Can't call another class

Maurizio Berti maurizio.berti at
Fri Sep 10 05:59:24 BST 2021

Il giorno gio 9 set 2021 alle ore 14:02 paparucino <paparucino at>
ha scritto:

> [...]
> That link only shows instructions on how to prepare a good ssce but I
> don't see any references to a mailing list

What Florian meant was that you should use the instructions on that website
and then post to *this* mailing list.

Il giorno mer 8 set 2021 alle ore 16:47 paparucino <paparucino at>
ha scritto:

> I never edit the ui file. I keep it as a base and eventually I create many
> .py files depending on how the debug goes. I know that it is confusing and
> that I fill the dir with files but sometimes I start from an idea and as
> everything evolves I can change my mind and therefore I have a base plus a
> certain series of more or less functional back ups
Creating multiple UI files for the same interface is not an issue, as long
as it's only done for UX purposes (aesthetic or design).

The example is perfect, but if I don't have an entry point for my tables in
> the ui-> py file, I don't know where to start. I created a ui file with
> scrollArea containing a number of tables, transformed it into py, I
> "analyzed the code, I deleted all the tables by inserting mine, with the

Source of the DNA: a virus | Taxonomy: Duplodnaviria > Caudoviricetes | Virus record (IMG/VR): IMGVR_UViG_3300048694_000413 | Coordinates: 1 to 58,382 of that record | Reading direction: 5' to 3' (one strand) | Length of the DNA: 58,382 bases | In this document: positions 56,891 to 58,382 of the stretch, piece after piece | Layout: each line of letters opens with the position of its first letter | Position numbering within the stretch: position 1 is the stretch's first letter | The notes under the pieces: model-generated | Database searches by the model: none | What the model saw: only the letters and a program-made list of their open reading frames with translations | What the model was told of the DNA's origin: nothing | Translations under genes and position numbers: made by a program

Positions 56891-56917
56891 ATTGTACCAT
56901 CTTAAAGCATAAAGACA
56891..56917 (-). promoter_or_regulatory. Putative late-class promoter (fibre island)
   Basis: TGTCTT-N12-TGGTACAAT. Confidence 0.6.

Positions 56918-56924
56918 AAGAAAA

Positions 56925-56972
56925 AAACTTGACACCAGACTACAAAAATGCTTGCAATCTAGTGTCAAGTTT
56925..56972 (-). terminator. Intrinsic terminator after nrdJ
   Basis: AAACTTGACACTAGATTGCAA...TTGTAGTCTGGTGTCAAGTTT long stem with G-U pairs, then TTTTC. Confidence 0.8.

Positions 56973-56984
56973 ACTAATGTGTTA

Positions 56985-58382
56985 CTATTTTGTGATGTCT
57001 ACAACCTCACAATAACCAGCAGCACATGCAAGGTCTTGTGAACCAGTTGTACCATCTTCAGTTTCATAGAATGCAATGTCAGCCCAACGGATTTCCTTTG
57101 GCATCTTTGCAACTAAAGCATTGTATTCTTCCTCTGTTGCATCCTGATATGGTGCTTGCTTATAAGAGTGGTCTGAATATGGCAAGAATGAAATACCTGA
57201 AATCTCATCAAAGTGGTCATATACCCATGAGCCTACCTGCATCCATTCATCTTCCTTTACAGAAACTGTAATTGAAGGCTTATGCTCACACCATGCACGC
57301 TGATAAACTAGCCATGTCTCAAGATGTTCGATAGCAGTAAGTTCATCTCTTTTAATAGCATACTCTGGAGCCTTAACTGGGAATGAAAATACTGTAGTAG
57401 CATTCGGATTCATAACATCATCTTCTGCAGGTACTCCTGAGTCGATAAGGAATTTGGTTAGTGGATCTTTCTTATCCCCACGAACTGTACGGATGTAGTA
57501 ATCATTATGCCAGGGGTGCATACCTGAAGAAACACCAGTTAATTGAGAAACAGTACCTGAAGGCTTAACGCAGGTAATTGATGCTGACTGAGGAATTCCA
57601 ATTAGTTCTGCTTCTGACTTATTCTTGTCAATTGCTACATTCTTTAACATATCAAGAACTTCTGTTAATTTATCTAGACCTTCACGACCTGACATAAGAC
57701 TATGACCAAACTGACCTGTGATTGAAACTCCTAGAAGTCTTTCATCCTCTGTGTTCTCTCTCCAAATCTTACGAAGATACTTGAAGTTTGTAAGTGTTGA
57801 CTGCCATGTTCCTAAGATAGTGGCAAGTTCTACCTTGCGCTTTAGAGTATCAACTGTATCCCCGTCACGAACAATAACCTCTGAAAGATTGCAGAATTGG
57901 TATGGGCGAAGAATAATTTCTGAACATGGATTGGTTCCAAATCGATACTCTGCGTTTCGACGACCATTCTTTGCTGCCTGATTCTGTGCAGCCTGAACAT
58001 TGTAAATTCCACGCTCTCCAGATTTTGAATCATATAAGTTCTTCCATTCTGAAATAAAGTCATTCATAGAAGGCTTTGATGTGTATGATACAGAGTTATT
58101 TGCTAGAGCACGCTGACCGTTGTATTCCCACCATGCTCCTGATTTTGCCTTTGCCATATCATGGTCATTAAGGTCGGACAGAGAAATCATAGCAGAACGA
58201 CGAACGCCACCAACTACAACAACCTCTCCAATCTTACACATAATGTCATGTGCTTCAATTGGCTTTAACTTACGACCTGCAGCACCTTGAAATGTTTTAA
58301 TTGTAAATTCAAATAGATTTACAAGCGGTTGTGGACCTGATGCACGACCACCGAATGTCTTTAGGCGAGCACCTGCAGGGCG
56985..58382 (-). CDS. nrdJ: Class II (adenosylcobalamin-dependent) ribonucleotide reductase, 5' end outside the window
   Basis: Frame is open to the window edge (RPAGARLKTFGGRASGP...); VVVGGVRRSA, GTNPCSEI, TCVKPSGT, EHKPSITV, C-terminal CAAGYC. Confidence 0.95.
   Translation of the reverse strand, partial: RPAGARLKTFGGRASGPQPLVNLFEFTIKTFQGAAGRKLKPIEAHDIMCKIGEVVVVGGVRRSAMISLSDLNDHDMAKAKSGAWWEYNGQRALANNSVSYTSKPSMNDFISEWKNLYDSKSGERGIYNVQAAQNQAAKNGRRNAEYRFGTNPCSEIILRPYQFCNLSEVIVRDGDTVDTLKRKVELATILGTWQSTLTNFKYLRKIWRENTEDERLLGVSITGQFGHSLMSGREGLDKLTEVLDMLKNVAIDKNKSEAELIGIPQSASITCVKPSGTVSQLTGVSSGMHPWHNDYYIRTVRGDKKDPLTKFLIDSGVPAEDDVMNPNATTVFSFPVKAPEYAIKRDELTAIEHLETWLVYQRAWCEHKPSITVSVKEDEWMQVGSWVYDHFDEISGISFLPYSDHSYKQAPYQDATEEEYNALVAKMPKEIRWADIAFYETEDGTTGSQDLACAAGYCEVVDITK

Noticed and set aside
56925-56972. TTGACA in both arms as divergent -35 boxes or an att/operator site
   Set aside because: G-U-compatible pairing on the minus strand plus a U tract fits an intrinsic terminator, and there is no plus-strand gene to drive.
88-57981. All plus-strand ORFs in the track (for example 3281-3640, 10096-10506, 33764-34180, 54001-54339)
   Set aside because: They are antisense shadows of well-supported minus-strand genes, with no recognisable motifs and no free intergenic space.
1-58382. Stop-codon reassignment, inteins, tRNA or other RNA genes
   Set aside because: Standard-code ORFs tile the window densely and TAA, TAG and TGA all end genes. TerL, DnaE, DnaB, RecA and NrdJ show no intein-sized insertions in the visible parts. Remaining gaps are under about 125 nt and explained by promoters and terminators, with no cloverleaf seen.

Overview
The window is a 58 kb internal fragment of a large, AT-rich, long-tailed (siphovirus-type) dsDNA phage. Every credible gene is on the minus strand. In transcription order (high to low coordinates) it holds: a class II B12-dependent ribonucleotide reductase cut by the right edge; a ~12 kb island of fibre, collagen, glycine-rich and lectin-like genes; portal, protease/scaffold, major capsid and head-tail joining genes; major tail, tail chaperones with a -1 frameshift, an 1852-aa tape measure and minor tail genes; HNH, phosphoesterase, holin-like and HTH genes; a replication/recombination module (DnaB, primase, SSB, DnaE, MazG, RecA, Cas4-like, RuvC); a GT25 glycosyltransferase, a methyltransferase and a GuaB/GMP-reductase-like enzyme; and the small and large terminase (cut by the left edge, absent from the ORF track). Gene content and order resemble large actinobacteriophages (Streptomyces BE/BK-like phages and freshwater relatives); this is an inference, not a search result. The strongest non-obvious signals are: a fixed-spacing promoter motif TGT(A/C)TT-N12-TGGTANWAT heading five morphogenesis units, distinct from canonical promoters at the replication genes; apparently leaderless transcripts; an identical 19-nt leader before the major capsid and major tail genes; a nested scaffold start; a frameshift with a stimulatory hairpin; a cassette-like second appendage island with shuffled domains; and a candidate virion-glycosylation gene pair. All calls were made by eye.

> necessary changes. Result: I get what I expect. Then the problems begin.

And that's an important hint, because it means that the whole concept
begins with the wrong premise. If you have to dynamically create tables,
those tables should *not* exist in the first place.

The UI should be like a "dough" for a cake, like those you buy in a store.
It has been made using basic ingredients, like eggs, flour, yeast and milk.
Then you can add anything you want, fruit, chocolate, nutella, etc.
But if you want to make a cake using wholemeal flour or lactose-free milk,
you cannot remove them from that dough.
And if you want to create a "convenience dough" for a cake that could
possibly have normal milk or lactose-free milk, then you have to create a
basic dough that has **no** milk at all.

I've prepared a basic example of what you might want to achieve. There's a
basic QMainWindow with an *empty* scroll area (but an existing layout), and